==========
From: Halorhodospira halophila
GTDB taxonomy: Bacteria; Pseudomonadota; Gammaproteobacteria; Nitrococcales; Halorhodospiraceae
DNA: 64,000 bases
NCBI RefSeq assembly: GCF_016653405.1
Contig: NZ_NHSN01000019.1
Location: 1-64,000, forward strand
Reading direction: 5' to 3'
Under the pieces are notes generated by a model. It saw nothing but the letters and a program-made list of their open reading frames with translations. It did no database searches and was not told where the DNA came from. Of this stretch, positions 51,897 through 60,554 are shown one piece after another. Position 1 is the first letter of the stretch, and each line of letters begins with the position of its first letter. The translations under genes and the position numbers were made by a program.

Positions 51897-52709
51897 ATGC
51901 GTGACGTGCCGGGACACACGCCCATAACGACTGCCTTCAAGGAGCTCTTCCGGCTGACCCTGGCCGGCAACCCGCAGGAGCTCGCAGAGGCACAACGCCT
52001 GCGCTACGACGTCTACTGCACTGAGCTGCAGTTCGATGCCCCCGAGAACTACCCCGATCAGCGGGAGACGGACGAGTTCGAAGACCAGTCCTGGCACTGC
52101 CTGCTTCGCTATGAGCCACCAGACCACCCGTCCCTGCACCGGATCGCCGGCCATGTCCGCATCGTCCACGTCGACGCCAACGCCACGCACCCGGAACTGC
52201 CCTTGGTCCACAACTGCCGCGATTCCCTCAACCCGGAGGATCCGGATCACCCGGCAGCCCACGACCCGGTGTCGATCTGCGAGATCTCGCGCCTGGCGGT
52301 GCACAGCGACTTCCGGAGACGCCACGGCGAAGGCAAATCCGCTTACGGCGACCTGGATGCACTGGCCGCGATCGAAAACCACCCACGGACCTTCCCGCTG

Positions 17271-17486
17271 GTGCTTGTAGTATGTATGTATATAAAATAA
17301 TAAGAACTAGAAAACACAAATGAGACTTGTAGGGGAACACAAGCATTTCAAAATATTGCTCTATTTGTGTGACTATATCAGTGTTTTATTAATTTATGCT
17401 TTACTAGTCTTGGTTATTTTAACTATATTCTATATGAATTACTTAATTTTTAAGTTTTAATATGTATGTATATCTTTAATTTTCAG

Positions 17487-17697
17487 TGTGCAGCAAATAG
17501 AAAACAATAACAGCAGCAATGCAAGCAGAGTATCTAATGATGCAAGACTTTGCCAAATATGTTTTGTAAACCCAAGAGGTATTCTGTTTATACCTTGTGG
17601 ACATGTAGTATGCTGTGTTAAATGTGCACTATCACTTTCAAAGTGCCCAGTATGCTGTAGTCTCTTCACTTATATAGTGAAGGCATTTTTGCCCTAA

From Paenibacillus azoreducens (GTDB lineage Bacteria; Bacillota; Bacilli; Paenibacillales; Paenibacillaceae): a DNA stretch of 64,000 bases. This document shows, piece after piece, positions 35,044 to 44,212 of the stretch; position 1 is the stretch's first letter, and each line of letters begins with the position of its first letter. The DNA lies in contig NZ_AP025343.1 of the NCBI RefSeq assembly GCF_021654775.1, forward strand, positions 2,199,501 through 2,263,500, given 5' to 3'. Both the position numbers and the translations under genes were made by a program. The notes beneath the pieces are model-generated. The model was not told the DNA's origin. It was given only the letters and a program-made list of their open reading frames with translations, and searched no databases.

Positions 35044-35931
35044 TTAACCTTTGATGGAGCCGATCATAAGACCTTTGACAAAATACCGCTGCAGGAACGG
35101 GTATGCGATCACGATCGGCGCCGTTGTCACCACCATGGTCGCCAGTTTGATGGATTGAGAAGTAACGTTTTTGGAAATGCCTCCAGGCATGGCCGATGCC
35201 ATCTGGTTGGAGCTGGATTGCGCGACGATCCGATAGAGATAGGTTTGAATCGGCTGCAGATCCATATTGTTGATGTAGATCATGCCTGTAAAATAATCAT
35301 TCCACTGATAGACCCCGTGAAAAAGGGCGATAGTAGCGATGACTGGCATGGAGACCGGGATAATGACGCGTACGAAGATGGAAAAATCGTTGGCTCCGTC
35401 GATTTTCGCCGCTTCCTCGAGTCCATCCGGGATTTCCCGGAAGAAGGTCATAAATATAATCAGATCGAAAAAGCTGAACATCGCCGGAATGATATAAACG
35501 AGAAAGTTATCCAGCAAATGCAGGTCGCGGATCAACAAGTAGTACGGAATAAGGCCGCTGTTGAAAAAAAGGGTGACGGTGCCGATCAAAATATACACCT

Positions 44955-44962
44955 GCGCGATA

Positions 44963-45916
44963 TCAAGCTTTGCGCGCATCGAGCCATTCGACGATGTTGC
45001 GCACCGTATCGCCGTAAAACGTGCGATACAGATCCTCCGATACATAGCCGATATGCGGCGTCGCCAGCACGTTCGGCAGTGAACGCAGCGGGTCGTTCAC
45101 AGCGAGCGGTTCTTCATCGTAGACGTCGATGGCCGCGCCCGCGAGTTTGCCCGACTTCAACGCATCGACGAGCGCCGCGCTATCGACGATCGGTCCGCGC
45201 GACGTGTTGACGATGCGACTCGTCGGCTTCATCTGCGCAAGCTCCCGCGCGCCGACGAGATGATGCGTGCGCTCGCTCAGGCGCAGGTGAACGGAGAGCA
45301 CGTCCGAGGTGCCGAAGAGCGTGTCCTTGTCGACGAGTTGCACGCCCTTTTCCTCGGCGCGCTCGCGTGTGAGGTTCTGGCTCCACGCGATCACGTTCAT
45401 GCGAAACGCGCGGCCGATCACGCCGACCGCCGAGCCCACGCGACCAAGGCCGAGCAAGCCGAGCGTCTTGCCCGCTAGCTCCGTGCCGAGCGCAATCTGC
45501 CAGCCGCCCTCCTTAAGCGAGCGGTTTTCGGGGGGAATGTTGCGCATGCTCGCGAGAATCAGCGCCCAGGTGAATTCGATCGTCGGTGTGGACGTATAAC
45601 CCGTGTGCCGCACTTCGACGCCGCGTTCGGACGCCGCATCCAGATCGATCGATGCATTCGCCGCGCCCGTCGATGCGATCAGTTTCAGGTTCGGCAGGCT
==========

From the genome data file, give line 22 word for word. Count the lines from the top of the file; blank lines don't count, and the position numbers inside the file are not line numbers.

17501 AAAACAATAACAGCAGCAATGCAAGCAGAGTATCTAATGATGCAAGACTTTGCCAAATATGTTTTGTAAACCCAAGAGGTATTCTGTTTATACCTTGTGG